It’s pretty clear that Jim Caldwell the blender repairman was able to turn a home blender from Sears into chef quality Vitamix blender. Are these appliance references doing anything for you?

What about the defense?

Thanks for asking, Mike. The Lions defense has improved in many facets under Caldwell. None more noticeable than stopping the run. In fact, the Lions have only allowed six running backs to run for 100 yards or more on them since 2014. You can see things like that pay off in the year averages.

Defensive averages per season

Coach Points Allowed Pass Yards Allowed Pass TDs Allowed Rushig Yards Allowed Rushing TDs Allowed
Coach Points Allowed Pass Yards Allowed Pass TDs Allowed Rushig Yards Allowed Rushing TDs Allowed
Jim Schwartz 412.6 3,819 27 1,912 13.8
Jim Caldwell 268.2 2,986 21 1,181 8.75

With the exception of the 2015 season, where the Lions got bombed on through the air, the Lions defense has improved against the pass as well. Through just over three years, the Lions are allowing almost 1,000 fewer passing yards per season. These are great improvements that’s shown their effect in the win column.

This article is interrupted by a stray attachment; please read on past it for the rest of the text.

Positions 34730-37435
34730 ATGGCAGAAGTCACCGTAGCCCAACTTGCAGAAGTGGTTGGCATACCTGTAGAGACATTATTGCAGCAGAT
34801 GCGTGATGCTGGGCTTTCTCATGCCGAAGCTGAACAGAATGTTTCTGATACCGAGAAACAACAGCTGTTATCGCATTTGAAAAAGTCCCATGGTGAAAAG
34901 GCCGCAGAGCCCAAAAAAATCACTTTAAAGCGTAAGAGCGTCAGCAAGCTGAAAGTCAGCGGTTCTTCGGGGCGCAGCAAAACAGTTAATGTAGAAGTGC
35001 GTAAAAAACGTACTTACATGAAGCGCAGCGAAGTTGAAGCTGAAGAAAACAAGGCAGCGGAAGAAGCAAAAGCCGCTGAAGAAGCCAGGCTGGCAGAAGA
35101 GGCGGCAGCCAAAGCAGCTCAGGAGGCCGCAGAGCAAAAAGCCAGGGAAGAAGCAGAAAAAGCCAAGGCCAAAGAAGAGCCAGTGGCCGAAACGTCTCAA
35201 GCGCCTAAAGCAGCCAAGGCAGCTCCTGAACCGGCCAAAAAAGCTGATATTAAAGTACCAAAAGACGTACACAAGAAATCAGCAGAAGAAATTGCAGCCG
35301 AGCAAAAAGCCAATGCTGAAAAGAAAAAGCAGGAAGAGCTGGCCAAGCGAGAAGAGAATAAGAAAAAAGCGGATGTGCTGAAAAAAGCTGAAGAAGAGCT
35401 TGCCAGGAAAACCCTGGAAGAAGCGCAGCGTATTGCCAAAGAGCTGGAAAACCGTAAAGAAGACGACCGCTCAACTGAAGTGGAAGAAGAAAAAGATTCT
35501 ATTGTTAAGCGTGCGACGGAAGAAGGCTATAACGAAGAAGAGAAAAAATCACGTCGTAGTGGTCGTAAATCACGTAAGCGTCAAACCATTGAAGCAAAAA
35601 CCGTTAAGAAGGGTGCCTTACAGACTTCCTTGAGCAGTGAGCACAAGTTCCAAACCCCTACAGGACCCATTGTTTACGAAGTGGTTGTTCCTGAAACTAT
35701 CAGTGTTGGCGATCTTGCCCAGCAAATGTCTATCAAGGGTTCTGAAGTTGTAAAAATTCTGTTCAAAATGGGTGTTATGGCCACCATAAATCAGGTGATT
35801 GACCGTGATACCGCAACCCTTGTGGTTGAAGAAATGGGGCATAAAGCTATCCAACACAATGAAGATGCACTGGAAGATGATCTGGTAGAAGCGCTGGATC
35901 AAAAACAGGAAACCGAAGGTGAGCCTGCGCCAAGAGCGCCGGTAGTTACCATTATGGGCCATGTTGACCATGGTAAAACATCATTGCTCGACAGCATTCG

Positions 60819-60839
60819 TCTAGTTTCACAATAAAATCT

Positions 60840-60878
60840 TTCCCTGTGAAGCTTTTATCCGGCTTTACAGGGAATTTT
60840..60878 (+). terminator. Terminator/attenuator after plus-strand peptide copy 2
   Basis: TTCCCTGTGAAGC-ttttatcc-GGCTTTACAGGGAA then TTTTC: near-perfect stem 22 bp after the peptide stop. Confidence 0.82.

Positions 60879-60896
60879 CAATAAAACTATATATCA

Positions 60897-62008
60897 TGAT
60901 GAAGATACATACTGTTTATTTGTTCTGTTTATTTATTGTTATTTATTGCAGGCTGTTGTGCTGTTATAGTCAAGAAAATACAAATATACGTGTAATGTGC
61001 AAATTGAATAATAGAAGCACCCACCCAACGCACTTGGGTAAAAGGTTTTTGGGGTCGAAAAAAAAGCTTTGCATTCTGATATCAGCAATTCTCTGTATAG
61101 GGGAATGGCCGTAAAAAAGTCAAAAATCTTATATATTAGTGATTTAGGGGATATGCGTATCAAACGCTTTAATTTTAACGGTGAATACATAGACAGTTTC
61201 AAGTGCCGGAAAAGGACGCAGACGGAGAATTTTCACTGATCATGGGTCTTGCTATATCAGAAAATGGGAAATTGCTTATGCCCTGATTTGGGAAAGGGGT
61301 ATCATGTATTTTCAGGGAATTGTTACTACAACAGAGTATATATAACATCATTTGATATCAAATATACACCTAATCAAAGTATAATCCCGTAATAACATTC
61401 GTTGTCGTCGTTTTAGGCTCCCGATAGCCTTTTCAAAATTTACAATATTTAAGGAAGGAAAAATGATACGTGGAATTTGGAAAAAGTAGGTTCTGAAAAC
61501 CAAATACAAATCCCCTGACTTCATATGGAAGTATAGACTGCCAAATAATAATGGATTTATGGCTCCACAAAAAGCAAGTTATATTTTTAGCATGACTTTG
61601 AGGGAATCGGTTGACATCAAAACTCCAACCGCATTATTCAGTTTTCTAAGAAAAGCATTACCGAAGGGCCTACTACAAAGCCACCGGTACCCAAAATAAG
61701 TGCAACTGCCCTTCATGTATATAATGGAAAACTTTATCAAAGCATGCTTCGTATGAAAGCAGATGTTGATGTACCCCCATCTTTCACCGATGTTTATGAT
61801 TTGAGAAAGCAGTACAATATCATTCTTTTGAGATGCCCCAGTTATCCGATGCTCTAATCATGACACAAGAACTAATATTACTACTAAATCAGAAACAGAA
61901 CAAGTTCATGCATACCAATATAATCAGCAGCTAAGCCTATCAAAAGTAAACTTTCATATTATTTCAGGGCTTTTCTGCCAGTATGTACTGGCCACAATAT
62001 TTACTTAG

Final thoughts

Based on what we’re seeing here, Jim Caldwell is definitely the man for the job right now, but his work is far from done. the Lions still have a lingering run game issue that have been an issue since 1999. If Caldwell can be the one to fix that, it’ll bode well for him if he wants a far more lengthy stay.

Under Jim Caldwell, the Lions have made great strides. They are a team that is no longer the laughing stock of the league, and they are are now expected to compete and can compete. But regardless of those accomplishments, Detroit is still a team that hasn’t won anything beyond regular season games.

That’s the one thing that Lions fans who don’t support Caldwell can still argue. And frankly, they’re right. If Caldwell can’t lead the Lions to significant wins during the season or in the playoffs, the Lions will have to find someone who will.

Until that time, everything under the sun points to Caldwell being the right coach for the Lions. Let’s all see how this season unfolds.